Mr. Rafael RamosAmerican History TeacherASB Adviser
Education:Century High School, Class of 2000Cal State University Fullerton, B.A. HistoryCal State University Fullerton, Single Subject Social Studies Teaching CredentialCal State University Fullerton, M.S. Educational Technology
Email: Rafael.Ramos@sausd.usRoom: VL-308
Phone Number: 714-953-3900Office Hours:Monday and Wednesday: 9:30am-11:05am and after school by appointmentTuesday and Thursday: 9:30am-12:30pm and after school by appointment
“In this yearlong course, students study the major turning points in American history in the 20th century. After a review of the nation's beginnings and the impact of the Enlightenment on U.S. democratic ideals, students build upon the 10th grade study of global industrialization to understand the emergence and impact of new technology and a corporate economy, including the social and cultural effects. They trace the change in the ethnic composition of American society; the movement toward equal rights for racial minorities and women; and the role of the United States as a major world power. An emphasis is placed on the expanding role of the federal government and federal courts as well as the continuing tension between the individual and the state. Students consider the major social problems of our time and trace their causes in historical events” (excerpt from the California Department of Education).
Student Learning Objectives: (California State Standards)
Upon successful completion of this course, students will be able to:
1. Analyze the significant events in the founding of the nation and its attempts to realize the philosophy of government described in the Declaration of Independence.
2. Analyze the relationship among the rise of industrialization, large-scale rural-to-urban migration, and massive immigration from Southern and Eastern Europe.
3. Analyze the role religion played in the founding of America, its lasting moral, social, and political impacts, and issues regarding religious liberty.
4. Trace the rise of the United States to its role as a world power in the twentieth century.
5. Analyze the major political, social, economic, technological, and cultural developments of the 1920s.
6. Analyze the different explanations for the Great Depression and how the New Deal fundamentally changed the role of the federal government.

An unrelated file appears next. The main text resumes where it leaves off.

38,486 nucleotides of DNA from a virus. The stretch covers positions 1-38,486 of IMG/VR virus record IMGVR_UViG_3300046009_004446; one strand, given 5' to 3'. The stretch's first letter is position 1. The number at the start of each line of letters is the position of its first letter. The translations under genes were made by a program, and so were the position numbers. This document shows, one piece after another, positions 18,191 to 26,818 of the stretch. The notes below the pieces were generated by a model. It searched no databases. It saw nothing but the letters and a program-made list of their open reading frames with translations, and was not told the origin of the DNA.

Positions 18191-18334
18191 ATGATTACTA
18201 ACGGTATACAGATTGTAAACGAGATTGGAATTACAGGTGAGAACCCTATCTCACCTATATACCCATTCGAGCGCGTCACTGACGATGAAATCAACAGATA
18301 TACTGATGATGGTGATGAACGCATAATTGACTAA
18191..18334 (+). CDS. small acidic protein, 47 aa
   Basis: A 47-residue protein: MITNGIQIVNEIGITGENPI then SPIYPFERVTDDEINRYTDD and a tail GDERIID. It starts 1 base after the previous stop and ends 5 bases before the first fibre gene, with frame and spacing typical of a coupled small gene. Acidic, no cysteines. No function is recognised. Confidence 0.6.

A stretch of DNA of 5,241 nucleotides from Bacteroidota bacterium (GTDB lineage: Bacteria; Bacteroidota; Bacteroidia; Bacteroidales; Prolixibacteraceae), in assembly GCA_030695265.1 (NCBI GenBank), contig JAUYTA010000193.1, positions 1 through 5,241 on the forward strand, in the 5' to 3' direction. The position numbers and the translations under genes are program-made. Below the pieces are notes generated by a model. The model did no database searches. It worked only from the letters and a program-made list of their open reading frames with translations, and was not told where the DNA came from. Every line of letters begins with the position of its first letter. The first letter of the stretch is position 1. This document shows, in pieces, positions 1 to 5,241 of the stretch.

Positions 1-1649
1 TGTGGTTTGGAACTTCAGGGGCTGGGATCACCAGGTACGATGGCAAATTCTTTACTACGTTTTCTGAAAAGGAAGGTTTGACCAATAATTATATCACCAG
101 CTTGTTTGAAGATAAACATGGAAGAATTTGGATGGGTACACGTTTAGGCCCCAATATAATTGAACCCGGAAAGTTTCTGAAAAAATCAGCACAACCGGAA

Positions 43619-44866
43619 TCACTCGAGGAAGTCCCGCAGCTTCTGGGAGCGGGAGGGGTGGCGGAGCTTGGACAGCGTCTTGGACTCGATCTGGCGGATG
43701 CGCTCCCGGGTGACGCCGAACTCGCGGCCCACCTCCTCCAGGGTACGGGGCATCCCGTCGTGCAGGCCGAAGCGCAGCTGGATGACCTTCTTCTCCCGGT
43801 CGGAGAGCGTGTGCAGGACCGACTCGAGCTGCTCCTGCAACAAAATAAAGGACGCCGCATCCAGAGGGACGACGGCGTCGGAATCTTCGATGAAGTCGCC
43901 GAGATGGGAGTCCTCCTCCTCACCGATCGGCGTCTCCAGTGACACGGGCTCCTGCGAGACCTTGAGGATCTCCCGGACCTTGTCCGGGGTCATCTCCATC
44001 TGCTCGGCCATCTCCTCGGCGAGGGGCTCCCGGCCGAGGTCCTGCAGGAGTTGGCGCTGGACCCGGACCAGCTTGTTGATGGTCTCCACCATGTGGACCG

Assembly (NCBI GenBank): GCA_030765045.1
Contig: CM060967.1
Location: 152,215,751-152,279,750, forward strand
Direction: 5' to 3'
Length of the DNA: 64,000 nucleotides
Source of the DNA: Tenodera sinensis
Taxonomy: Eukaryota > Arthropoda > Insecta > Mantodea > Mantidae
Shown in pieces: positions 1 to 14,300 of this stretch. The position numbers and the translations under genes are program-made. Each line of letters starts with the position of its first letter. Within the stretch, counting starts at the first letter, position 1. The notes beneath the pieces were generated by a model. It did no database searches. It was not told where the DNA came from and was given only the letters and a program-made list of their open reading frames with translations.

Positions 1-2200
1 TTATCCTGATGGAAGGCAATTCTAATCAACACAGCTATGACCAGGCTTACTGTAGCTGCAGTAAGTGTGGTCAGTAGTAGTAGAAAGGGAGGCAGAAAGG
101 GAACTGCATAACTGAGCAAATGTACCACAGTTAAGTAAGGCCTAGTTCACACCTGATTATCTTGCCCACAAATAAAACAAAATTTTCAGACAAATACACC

7. Analyze America's participation in World War II.
8. Analyze the economic boom and social transformation of post-World War II America.
9. Analyze U.S. foreign policy since World War II.
10. Analyze the development of federal civil rights and voting rights.
11. Analyze the major social problems and domestic policy issues in contemporary American society.
Common Core State Standards:
Cite specific textual evidence to support analysis of primary and secondary sources, connecting insights gained from specific details to an understanding of the text as a whole.
Determine the central ideas or information of a primary or secondary source; provide an accurate summary that makes clear the relationships among the key details and ideas.
Evaluate various explanations for actions or events and determine which explanation best accords with textual evidence, acknowledging where the text leaves matters uncertain.
Craft and Structure:
Determine the meaning of words and phrases as they are used in a text, including analyzing how an author uses and refines the meaning of a key term over the course of a text (e.g., how Madison defines faction in Federalist No. 10).
Analyze in detail how a complex primary source is structured, including how key sentences, paragraphs, and larger portions of the text contribute to the whole.
Evaluate authors' differing points of view on the same historical event or issue by assessing the authors' claims, reasoning, and evidence.
Integration of Knowledge and Ideas:
Integrate and evaluate multiple sources of information presented in diverse formats and media (e.g., visually, quantitatively, as well as in words) in order to address a question or solve a problem.
Evaluate an author's premises, claims, and evidence by corroborating or challenging them with other information.
Integrate information from diverse sources, both primary and secondary, into a coherent understanding of an idea or event, noting discrepancies among sources.
Range of Reading and Level of Text Complexity:
By the end of grade 12, read and comprehend history/social studies texts in the grades 11-CCR text complexity band independently and proficiently.
The Americans: Reconstruction to the 21st Century by McDougall Littell
Supplemental readings provided by instructor:
A Young People’s History of the United States by Howard ZinnA Different Mirror for Young People by Ronald Takaki